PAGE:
Remember the Text Fragments feature that allowed you to create links to a specific word or sentence on a web page? Google is developing a similar feature to let you share links to images and other media on web pages.
CSS selector fragment anchors
It looks like we don’t have an official name for this feature yet. However, the newly added experimental flag is named “CSS selector fragment anchors.”
So, what does a selector fragment do?
Let me refresh your memory with text fragments. The ordinary way of sharing and highlighting text on a webpage is with screenshots and the link. You will take a screenshot of the page and then highlight the word or sentence on the page and share the image and the link to that page.
Text fragments changed this by allowing you to right-click and select a word or sentence and create a link highlighting the chosen area. Then, when your recipient opens the link, Chrome will directly take them to the highlighted area.
Now Google wants to do the same thing with images, video, and anything else you see on a web page. According to the explainer on Github:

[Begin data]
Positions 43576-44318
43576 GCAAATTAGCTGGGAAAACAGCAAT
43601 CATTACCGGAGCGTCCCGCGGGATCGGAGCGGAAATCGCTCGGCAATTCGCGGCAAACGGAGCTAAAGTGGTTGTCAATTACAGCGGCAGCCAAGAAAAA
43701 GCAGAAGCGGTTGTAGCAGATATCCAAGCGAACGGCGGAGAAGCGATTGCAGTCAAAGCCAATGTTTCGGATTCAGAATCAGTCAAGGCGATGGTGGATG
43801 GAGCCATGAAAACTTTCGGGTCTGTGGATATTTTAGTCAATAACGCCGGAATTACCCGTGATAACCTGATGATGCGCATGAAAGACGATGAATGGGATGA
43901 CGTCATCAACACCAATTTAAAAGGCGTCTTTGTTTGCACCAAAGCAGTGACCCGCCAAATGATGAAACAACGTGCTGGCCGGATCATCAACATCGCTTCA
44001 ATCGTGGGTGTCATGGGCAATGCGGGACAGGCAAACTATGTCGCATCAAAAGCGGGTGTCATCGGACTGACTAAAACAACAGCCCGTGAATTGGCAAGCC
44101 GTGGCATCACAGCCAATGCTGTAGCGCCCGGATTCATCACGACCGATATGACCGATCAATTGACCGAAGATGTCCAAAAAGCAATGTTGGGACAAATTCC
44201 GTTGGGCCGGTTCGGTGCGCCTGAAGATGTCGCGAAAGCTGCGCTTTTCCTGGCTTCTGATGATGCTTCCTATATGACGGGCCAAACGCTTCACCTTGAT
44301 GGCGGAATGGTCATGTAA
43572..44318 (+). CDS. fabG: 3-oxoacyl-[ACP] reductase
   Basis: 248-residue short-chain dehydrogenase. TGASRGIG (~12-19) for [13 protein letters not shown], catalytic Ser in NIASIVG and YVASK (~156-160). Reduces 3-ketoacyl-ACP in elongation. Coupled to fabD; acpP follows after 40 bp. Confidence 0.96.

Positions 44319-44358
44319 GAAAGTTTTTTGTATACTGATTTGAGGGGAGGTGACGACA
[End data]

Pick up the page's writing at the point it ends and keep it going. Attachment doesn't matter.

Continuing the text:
“The existing scroll-to-text-fragment spec enables links to specific textual content within a page. However, many kinds of non-textual content may also be of interest. This document explores several use cases and proposes methods by which they may be addressed.”
Here is the flag description from the chrome://flags page:
“Similar to text directives, CSS selector directives can be specified in a URL which is to be scrolled into view and highlighted.”
In an upcoming version of Google Chrome, you will be able to select an image or a video on a web page and share a direct link to that area of the page. That too with a simple click. As an enhancement to the existing text fragments feature, I won’t be surprised to see this working in a few weeks.
Sounds like something you would want to use? Let me know in the comments section.